Quick, what do you picture in your head when we say, "Ancient Greece"? If you're like most people you either picture lots of dudes standing around in togas, or white marble statues with no pupils in their eyes:
Those ornate statues made of pure white marble, depicting the austere beauty and power of epic gods and heroes, have made quite an impression on history. Renaissance sculptors carved their own marble statues based on the belief that that's how the ever wise Greeks did things.
Ancient Greece looked more like someone crashed their LGBT pride parade into a Mardi Gras Festival.
Recent studies using the awesome powers of lasers and shit (no, seriously!) have found that once completing the iconic marble statues and buildings we know today, the Greeks covered them head to toe in bright primary colors. Greek sculptors worked together with painters to come up with psychedelic patterns and colors to make their statues and buildings pop.
So in the midst of all that theorizing and philosophizing, the Greeks were also really focused on making sure their day to day life looked like the album cover of Magical Mystery Tour. Oh, and you know the iconic Parthenon? Based on the way buildings were painted back then, it was most likely an eye-searing mash of bright yellow, red and blue.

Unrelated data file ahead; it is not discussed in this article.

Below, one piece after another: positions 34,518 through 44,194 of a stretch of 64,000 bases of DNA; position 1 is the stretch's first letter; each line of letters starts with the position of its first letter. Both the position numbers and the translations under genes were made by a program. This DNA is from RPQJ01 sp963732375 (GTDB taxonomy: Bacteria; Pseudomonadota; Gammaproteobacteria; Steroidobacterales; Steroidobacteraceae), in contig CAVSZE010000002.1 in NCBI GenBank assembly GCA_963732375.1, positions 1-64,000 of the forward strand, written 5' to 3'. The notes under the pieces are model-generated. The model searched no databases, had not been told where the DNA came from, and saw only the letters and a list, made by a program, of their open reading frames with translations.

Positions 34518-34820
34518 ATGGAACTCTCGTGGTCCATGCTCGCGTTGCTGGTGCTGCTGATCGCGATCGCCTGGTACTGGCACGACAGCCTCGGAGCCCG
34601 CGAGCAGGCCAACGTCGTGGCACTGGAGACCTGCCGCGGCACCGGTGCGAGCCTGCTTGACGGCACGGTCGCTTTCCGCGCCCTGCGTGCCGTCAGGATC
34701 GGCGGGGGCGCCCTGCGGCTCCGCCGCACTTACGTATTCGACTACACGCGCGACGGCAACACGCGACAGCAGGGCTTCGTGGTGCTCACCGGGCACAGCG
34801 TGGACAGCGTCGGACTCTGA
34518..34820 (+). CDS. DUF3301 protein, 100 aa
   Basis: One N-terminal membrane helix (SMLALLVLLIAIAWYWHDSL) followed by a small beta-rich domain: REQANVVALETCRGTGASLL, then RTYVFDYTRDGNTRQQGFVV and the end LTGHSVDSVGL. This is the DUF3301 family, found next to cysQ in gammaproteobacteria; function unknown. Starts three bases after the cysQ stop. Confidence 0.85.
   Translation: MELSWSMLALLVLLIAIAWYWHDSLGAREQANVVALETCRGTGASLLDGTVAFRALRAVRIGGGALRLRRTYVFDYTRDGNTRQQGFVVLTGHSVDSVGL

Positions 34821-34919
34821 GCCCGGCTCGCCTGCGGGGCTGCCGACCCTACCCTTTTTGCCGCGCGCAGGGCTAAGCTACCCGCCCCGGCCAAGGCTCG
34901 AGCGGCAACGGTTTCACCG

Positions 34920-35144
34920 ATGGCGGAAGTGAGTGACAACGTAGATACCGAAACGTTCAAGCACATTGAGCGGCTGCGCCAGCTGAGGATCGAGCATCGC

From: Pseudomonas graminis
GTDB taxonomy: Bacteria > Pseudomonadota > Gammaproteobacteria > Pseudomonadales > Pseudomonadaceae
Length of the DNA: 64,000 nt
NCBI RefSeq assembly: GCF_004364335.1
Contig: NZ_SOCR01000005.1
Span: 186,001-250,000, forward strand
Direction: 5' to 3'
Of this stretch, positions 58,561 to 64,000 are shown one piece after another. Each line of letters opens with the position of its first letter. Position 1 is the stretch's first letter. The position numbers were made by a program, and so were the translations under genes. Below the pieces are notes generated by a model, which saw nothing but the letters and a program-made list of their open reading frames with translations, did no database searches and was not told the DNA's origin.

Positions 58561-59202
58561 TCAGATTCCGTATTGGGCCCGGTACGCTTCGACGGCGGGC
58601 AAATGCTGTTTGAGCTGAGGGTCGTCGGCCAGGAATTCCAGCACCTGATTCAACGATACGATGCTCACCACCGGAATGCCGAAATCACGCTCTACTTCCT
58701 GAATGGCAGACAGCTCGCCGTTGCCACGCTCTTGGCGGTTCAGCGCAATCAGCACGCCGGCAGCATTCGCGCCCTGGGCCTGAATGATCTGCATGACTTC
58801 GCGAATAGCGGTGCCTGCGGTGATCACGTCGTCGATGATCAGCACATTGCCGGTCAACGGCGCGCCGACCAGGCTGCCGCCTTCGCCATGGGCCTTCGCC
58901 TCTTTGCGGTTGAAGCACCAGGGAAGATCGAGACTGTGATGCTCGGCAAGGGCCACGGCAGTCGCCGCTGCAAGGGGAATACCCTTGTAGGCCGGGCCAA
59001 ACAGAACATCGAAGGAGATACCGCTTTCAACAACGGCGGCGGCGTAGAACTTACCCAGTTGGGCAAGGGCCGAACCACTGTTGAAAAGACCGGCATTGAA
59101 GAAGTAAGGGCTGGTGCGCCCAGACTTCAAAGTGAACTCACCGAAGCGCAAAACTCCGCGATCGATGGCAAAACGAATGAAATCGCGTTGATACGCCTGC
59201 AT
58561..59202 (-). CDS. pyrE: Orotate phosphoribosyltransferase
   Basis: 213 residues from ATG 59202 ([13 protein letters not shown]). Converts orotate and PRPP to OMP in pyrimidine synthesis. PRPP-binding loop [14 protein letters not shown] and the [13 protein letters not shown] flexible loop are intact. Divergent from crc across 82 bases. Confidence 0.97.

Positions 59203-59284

Why We Picture it Wrong:
As years passed, like with the Pyramids, the primitive paint used on the statues chipped and wore off, so when they were rediscovered by later civilizations, they appeared in their all white form. And frankly people just liked the idea of the all white marble look.
Even so, archaeologists knew that the statues used to be painted, since there were ancient records showing people painting the damned things. However, people simply preferred to display the plain white statues, since they looked more like something made by the founders of Western civilization should look like, in the minds of many scholars. Pure, clean, capturing the shape and essence of scientific accuracy and artistic beauty--whereas the painted versions kinda looked like something you might have made during middle school art class.
Shamelessly copied from Cracked